So, we continue chatting through our dinner.

As I ate my tempura, I found a piece of squash with a cloudy spot.  I peeled it because good tempura supposed to use thin batter, and when deep fried, the surface should give  a bit transparent look.  That way, we could see the content and know what we are eating.  Sure enough, white flour came out in a small chunk.

As I said, we were all critics.  I let you imagine our conversation after I showed the white flour on my tempura.  My son would hate me do this.  He would say, "Don't complain.  Just eat it."   But courageous and fine Japanese critics are the people who care and take responsibility for the situation and the future of Japan.  Inoue san is a long time patron of this restaurant.  She cares more than I do.  She had a waiter bring my piece of squash tempura back to the kitchen, and eventually, we received another set of tempura dish and a plate of beautiful assorted pickles.  The pickles were good.  We ate them.

But the tempura pieces were too well done this time.  The batter looked transparent that I could see no cloudy chunk, but this time, all the pieces were brownish and hard like pencils!  We didn’t complain.  We laughed about it. 

Nobody ate the dish of tempura, but it was good enough for next day for a different cooking like Tendon (ten means tempura, and don means donburi which is a bowl of rice) with special sauce. No-nonsense Japanese women would not waste food.  I was wondering what they would do because in Japan, we do not ask for doggy bags.  I've never seen anyone asked for it.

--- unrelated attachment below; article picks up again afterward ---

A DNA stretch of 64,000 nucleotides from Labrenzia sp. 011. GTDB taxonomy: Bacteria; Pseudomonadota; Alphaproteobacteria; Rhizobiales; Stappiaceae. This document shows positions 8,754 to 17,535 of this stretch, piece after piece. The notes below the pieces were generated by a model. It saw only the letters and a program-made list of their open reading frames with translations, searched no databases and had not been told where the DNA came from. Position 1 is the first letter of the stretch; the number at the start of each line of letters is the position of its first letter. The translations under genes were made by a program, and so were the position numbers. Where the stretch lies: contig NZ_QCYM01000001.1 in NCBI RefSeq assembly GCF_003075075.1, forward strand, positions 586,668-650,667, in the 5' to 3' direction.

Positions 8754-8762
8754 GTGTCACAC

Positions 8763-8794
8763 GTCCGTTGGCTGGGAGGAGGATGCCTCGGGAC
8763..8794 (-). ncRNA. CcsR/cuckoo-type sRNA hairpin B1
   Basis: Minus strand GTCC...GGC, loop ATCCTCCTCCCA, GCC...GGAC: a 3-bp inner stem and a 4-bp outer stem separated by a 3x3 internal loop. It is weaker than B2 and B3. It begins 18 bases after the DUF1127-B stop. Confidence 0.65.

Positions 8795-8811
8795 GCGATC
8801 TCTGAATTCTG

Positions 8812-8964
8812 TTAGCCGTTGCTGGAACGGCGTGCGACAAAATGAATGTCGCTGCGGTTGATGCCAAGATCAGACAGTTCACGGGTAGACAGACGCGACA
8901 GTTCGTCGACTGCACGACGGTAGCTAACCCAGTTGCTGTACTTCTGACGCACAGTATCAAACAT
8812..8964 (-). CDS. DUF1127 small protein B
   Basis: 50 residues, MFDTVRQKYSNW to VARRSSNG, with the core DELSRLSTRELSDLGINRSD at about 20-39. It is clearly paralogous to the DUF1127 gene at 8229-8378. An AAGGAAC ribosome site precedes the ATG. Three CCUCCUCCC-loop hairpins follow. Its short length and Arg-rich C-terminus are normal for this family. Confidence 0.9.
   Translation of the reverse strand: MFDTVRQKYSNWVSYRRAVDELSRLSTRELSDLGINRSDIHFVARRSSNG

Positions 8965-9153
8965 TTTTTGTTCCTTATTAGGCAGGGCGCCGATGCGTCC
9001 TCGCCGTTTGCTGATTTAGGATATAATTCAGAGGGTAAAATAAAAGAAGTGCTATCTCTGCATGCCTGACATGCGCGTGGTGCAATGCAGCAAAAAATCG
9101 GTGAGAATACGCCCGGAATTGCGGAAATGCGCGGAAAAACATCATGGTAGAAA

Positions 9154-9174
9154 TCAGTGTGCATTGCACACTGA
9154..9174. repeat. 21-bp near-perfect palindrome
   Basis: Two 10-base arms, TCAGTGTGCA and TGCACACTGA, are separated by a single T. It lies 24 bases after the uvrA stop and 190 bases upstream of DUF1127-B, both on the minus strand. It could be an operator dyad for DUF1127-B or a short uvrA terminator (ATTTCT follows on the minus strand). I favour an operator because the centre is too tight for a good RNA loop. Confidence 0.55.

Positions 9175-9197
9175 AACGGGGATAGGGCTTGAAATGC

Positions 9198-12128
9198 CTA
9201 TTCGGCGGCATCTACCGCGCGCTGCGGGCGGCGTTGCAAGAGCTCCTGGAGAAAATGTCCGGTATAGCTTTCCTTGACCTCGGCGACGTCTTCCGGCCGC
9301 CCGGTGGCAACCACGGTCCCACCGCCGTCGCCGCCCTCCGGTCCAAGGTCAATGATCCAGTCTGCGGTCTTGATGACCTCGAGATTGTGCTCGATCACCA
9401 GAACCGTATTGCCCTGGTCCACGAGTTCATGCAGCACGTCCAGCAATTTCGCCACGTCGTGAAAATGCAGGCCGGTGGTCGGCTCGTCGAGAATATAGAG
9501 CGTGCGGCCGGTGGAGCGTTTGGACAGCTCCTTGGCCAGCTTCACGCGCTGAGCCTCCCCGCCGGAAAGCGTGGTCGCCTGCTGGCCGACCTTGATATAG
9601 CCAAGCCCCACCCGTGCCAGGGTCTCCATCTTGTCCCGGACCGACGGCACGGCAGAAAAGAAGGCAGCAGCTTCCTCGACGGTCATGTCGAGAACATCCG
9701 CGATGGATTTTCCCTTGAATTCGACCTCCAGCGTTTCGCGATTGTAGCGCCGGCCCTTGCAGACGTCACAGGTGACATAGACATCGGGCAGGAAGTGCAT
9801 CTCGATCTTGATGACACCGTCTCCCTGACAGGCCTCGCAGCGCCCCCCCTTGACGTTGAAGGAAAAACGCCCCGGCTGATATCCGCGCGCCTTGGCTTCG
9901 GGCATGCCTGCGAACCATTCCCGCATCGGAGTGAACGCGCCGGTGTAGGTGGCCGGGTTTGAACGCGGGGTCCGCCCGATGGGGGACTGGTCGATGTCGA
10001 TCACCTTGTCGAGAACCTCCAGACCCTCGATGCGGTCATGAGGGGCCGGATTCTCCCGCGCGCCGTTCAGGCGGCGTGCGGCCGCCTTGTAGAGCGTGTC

Haruko san pulled out a plastic bag from her purse.  I was impressed!  I am so proud of being a member of our relatives.  


 I was very impressed with all three women.  We weren't blood related, but I felt close to them.  I felt powerful!


kristieinbc said...

It sounds like you had a wonderful time! Thanks for sharing all the pictures. The silk dyeing is very much like dyeing wool for knitting. In fact, my very favourite yarn is a Japanese yarn. The dyer has a unique way of blending his colours that nobody else can match.

keiko amano said...


I see, so you use the Japanese yarn that is dyed using kusaki-some rather than chemical dye. It must be more expensive. Well, it's possible you can dye yourself. Dyeing was fun. We kept saying how beautiful each color was. We couldn't help it.

Rebb said...

Keiko, I feel like I was there with you during your experience. Your photos and words pulled me right along. "Don't complain, just eat it." I had a good laugh about this and the imagined conversation your group had. I realize this is a big distinction between the cultures. Funny thing is when I'm in an American restaurant I have no problem complaining, but if I’m in a Japanese restaurant, I wouldn't feel right and I probably wouldn’t say anything.

In general, yes, it seems we are all critics. Human nature.

keiko amano said...


About the difference between how you feel in American restaurant and in Japanese restaurant, I have similar feeling. But I'll bring up if I experience horrible things.

It's sad that some chefs in such gorgeous Japanese restaurant do not know how to make tempura. The restaurant in question was in Japan!

To make tempura batter, we need to add right amount of icy water to some tempura flour and whip quickly until smooth. But of course, everything must be just right such as the temperature of oil and and other timings.